Like all other pieces of equipment composing new MetroCARD system, gates are fitted with a tri-technolgy reader which processes legacy LoCo magnetic tickets, new HiCo magnetic tickets and contact less smart cards (Mifare DESFire).Six thousand cards are currently into service with pilot passengers, high coercitivity magnetic tickets are gradually replacing legacy cash fare ticket and legacy Multitrip tickets are still valid: the three technologies are processed in full transparency without any sort of inconvenience for passengers.This was one of the big challenges of project: achieving full compatibility between a modern very up-to-date system and a quarter of a century old legacy system: this is working beyond expectations and is a total success.

Compared to the legacy system, the number of gates has been increased by about 50% to provide more throughput capacity and thus more comfort for passengers. The main problem at Adelaide Railway Station is to clear large amounts of passengers very quickly following arrivals of trains thus avoiding congestion of the paid concourse which is not very large.

During installing, which was done gradually, all aisles were made reversible to accommodate morning and evening peaks automatically: it is the person validating first who determine direction in which the aisle operates. Luckily Adelaide passenger flow is mainly one way at anytime and we did not experience too much problems. However, the system provides possibility to program gate configuration depending upon time of the day. It is envisaged to put a few gates in one direction only so that people going in the opposite direction of the main passenger stream are not penalised being confronted with “rowing against the tide”.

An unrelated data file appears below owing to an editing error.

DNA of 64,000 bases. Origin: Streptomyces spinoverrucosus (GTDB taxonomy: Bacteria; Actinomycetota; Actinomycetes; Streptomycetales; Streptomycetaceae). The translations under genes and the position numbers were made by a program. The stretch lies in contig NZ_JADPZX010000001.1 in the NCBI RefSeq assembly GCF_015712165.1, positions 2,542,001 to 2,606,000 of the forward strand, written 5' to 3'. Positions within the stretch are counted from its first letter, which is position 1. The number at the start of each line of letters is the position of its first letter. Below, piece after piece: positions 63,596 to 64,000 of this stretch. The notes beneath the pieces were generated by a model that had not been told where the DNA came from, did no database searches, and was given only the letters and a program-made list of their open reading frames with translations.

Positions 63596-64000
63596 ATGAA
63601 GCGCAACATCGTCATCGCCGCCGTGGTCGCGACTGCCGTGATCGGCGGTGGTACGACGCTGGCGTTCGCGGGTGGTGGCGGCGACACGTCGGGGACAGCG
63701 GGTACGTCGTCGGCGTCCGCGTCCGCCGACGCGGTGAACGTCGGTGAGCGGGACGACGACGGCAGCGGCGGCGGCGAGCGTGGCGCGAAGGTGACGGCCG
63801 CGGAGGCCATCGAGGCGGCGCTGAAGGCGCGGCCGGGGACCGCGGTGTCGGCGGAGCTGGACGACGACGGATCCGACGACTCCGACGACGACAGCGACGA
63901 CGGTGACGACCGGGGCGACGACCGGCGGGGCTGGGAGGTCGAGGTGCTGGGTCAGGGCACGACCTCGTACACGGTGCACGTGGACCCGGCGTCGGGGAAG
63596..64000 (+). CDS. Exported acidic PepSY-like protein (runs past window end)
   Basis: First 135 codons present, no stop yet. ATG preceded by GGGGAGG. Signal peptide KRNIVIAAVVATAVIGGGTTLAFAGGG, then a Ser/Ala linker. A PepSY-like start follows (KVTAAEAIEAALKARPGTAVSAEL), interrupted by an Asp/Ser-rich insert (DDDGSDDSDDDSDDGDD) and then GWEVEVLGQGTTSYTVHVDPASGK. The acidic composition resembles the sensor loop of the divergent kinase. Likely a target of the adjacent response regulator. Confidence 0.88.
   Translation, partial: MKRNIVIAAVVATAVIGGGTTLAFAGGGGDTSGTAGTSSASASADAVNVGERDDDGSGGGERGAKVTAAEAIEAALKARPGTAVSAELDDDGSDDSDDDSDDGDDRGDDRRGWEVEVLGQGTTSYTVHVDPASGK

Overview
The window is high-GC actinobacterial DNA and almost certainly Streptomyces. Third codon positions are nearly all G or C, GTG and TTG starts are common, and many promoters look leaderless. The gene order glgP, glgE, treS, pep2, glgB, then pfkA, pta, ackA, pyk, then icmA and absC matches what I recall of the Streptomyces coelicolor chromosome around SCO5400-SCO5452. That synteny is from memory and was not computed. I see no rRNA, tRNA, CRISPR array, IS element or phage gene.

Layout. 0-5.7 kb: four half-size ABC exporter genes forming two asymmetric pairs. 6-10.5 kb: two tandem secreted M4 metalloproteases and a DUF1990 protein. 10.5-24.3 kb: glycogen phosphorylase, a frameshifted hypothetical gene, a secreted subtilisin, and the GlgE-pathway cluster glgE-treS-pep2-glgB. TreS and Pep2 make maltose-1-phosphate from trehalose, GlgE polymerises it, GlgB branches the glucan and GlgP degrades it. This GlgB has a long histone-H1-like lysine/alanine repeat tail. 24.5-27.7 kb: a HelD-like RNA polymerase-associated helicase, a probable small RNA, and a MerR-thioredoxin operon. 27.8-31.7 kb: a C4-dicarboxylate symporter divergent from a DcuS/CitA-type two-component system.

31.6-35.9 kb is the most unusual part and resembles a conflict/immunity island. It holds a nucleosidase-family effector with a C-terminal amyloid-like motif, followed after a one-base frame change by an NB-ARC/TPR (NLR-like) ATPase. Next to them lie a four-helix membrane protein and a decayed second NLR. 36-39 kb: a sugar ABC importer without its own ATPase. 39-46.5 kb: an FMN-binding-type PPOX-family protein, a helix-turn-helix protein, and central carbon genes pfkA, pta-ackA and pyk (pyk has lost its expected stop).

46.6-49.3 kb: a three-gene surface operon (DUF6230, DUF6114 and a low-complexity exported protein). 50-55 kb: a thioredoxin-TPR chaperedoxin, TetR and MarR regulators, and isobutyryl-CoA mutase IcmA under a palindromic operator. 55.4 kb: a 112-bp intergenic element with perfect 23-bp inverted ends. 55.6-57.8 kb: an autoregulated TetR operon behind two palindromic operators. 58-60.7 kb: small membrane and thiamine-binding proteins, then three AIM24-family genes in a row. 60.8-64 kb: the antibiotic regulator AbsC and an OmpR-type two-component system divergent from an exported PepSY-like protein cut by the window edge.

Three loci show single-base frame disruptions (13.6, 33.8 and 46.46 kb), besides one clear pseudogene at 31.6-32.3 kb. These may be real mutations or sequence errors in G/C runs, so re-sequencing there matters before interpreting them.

New ticket office

Ticket office has been totally rebuilt and capacity has been doubled. Trains being converted to electric power together with a reorganisation of services, an increase of passenger numbers is planned. Because of existing building constraints, ticket office had to be constructed along the depth of the station and inside the paid concourse. This has induced necessity to install a small barrier with three aisles to provide an easy exit to passengers exiting the ticket office. The final arrangement has taken into account emergency and ambulance access for which final gates are being built.

This new part of the system has entered into service without noticeable difficulties. After just a few days passengers were already used to it. Introduction of metrocard will improve gate throughput by about 50% compared to magnetic tickets.

Posted in Ticketing | 1 Comment